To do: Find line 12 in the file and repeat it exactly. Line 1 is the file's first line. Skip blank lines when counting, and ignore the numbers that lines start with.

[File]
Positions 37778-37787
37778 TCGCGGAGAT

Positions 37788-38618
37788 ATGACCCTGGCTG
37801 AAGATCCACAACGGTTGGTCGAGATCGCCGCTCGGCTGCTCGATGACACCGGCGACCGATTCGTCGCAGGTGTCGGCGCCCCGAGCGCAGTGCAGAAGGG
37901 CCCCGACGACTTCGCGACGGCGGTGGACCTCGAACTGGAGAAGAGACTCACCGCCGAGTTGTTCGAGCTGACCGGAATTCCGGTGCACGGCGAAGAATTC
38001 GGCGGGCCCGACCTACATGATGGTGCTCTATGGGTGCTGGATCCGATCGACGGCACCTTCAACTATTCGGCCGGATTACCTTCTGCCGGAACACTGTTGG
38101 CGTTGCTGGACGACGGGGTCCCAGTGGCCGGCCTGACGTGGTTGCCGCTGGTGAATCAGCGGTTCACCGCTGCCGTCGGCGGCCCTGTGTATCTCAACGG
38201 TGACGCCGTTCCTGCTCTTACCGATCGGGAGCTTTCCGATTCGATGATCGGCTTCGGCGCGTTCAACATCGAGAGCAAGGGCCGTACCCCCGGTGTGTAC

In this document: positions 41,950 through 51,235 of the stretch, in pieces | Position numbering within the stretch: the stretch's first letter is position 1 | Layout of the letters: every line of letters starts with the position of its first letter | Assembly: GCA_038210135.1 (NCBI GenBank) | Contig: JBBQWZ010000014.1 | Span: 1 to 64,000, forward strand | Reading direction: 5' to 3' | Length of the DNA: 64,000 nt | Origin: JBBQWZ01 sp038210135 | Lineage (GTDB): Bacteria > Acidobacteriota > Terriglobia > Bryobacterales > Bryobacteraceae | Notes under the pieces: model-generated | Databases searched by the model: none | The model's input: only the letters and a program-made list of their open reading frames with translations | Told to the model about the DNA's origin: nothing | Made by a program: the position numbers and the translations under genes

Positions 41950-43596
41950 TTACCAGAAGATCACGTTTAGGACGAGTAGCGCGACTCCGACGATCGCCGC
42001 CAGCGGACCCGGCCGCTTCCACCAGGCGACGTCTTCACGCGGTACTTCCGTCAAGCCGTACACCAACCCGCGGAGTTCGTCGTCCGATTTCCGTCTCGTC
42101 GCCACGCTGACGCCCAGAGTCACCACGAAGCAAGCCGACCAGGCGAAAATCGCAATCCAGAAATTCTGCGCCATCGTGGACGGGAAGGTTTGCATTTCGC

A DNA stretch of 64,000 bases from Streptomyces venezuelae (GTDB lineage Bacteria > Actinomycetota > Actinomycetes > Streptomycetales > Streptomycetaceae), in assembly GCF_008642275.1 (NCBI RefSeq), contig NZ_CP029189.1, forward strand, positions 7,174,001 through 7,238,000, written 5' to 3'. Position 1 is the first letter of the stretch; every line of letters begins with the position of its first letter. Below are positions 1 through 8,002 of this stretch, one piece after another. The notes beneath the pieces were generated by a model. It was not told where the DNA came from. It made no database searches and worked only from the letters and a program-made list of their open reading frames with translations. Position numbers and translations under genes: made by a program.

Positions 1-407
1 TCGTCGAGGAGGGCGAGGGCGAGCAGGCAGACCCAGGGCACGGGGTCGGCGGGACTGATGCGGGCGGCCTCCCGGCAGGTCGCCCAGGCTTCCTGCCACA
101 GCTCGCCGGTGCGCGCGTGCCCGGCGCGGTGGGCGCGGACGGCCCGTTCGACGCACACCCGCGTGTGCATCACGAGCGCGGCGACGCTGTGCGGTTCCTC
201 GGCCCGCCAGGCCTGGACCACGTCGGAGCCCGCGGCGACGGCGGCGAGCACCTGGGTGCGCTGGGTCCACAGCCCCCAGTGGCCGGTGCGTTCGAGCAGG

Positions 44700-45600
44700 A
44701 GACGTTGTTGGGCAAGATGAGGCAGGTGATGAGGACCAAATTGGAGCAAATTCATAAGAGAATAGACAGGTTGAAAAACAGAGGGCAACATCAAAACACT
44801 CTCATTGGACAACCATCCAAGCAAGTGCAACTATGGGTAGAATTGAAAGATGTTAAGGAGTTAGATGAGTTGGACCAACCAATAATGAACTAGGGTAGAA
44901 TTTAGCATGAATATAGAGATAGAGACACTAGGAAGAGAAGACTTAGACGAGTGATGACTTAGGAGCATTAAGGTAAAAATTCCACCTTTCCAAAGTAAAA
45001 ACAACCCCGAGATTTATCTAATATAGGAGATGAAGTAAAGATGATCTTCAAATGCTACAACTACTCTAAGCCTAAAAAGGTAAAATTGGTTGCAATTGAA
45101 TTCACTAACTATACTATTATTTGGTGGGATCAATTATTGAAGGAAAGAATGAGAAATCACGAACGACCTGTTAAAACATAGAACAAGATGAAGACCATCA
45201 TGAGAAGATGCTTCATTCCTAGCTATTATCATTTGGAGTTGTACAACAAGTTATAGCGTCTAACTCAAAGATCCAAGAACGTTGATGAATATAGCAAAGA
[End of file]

41950 TTACCAGAAGATCACGTTTAGGACGAGTAGCGCGACTCCGACGATCGCCGC